Turkish Engineers Are Building Real-Life Transformers Out of BMWs

The robots they now call as Letrons are just as cool as the Transformers that appear in the movies, except that it doesn’t walk, kick, punch, and grab things at all. At least not yet.


The next time someone says that Transformers can only be seen the movies, tell him or her that she is wrong – because engineers have already made one in real life, and they plan to build more.

A Turkish research and development startup Letvision has assembled a legitimate Transformers – in its broad definition of a vehicle turning into a robot – from brand new BMWs. The robots they now call as Letrons are just as cool as the Transformers that appear in the movies, except that they do not walk, kick, punch, and grab things at all. At least not yet.

Source: Letron
Source: Letron

Twelve engineers from the company have been working hard to develop a fully-working prototype called ANTIMON, which starts off as any BMW on the road and converts into a giant robot only after a touch of button. Once it transforms, it shows its kinetic fingers, moving arms, and powerful wrist. And it talks a lot like Optimus Prime and Megatron, to add to the light and a camera on its chest plate.

 Source: Letron
Source: Letron

For now the Letron they built is not yet ready to be driven on the road. But the toy can be driven using a remote control when in car mode.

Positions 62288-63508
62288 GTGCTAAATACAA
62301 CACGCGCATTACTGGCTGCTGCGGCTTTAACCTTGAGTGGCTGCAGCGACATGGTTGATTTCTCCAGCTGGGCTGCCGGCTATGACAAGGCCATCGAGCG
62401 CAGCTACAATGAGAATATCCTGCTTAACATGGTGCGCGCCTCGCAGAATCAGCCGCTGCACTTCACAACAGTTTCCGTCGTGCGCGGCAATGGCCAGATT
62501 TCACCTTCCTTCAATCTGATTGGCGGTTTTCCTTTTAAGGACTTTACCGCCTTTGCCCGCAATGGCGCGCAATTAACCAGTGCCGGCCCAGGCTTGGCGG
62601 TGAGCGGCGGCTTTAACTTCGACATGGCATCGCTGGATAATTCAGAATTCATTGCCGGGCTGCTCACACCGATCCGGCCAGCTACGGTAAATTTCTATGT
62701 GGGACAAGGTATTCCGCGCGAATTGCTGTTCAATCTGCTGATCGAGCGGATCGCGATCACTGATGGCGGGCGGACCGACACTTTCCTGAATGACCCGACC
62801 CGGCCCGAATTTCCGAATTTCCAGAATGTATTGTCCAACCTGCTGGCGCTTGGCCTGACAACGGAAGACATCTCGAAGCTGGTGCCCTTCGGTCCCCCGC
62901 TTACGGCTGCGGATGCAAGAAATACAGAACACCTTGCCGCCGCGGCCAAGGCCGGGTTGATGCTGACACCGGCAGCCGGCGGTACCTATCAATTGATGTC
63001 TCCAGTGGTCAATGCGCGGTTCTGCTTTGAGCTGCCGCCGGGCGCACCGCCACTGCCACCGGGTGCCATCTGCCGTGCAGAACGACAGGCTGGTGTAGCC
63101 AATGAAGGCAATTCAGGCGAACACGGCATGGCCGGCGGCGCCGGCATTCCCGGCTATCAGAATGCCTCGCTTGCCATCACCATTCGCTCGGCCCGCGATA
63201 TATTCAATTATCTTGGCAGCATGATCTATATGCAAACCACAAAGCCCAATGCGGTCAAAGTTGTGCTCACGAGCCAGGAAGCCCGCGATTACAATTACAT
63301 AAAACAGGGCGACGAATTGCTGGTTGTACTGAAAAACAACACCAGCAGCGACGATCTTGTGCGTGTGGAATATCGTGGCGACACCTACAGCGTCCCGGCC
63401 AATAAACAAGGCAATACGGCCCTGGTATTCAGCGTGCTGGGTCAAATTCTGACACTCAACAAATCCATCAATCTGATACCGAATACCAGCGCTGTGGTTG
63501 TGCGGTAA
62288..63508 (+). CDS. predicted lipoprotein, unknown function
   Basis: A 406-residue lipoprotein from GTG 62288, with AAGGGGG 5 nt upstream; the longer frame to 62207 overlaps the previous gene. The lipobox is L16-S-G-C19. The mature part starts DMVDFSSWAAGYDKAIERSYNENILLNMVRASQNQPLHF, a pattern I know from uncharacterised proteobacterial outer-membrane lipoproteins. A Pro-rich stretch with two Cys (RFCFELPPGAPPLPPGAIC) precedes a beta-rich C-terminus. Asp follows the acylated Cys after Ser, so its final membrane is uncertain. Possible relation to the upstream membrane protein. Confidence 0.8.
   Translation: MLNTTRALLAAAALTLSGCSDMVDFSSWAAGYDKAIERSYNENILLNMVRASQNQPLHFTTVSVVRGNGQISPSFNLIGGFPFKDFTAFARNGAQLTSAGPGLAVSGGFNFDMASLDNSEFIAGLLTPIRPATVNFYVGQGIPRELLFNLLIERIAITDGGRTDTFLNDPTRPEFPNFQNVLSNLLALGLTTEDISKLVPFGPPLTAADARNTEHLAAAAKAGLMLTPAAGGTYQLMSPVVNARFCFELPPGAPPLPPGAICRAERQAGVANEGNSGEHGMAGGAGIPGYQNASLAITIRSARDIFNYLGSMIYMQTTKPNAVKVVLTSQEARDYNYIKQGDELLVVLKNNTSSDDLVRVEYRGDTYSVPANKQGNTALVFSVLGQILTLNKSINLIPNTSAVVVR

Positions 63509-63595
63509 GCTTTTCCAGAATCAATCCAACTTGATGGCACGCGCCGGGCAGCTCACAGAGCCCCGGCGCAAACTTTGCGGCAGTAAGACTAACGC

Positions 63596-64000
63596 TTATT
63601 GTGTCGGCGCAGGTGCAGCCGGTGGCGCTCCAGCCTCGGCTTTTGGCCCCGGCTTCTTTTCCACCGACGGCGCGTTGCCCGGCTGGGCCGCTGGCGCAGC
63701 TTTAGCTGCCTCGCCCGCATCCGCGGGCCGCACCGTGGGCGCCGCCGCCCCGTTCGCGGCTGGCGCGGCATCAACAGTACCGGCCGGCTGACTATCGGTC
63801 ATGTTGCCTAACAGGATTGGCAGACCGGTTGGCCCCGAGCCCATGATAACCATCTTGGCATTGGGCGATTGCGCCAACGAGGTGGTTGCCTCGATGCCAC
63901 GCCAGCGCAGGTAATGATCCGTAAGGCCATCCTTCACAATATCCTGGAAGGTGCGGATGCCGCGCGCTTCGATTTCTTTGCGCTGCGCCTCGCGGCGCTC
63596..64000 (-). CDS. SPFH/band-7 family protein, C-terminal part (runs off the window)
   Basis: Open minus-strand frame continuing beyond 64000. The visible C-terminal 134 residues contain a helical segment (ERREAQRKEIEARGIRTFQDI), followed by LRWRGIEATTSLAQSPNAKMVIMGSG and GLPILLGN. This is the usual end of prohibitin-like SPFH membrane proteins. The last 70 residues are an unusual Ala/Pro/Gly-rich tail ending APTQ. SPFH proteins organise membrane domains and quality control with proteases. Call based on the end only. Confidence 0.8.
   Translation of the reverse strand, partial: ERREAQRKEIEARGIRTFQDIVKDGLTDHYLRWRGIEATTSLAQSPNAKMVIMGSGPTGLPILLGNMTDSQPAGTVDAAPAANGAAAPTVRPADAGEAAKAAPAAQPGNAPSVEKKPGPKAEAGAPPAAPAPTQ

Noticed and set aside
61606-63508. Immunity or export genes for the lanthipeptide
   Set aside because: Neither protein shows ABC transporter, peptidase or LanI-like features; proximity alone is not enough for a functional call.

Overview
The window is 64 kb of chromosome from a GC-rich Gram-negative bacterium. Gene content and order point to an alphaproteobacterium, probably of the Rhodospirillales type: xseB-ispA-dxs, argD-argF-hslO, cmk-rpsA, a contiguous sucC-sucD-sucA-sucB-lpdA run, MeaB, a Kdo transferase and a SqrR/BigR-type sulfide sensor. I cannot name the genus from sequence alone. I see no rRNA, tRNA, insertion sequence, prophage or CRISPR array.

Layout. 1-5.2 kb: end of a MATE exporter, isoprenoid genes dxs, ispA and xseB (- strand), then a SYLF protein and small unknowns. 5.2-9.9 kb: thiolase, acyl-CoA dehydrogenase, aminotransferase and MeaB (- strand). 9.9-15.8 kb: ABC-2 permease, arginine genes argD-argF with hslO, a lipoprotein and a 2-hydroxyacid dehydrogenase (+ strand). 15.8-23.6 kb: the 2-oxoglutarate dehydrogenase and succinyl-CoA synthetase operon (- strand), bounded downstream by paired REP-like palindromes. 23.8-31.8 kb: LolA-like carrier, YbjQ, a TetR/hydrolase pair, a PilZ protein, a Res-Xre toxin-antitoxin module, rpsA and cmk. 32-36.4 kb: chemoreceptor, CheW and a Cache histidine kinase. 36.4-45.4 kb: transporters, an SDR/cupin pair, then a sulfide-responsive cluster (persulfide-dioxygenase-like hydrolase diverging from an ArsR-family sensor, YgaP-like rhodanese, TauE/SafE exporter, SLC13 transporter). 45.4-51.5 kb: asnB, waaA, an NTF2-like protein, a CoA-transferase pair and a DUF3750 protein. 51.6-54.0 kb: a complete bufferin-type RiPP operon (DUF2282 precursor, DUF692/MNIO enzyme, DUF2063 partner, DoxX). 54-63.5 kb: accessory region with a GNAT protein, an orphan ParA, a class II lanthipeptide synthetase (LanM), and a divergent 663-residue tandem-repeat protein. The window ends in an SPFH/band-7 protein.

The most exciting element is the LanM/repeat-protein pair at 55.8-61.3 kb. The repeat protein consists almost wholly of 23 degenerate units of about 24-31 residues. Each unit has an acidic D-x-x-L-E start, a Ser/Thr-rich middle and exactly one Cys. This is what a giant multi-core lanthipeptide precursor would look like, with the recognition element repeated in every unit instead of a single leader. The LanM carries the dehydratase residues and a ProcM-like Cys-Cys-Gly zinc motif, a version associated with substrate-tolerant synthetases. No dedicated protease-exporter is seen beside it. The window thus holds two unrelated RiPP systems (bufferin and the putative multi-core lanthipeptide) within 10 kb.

It took them around 90 days to complete one new BMW into a Letron but Turgut Alpagot, Letvision’s sales and marketing director, said. But this time frame should be shortened to 30 days once technology is developed.

So far there is one major limitation in its design: it cannot be driven once the car is already converted.

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“You can’t drive the cars after we’ve converted them,” Alpagot told Digital Trends. “It’s just an exterior. Inside, it’s been totally modified by our machinery. There are no seats, no cockpit, no gears, nothing that would let you drive it at present.”

No word from Letvision yet about the price of the Letron. The company is not selling it for now anyway.

“It’s more for corporate clients to use as a business showcase — for an advertisement, for example. But in the near future, we’re planning to develop Letrons for individuals. If we have the time and budget, we think it would be possible to make these available for sale over the internet,” he added.

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Turkish Engineers Are Building Real-Life Transformers Out of BMWs

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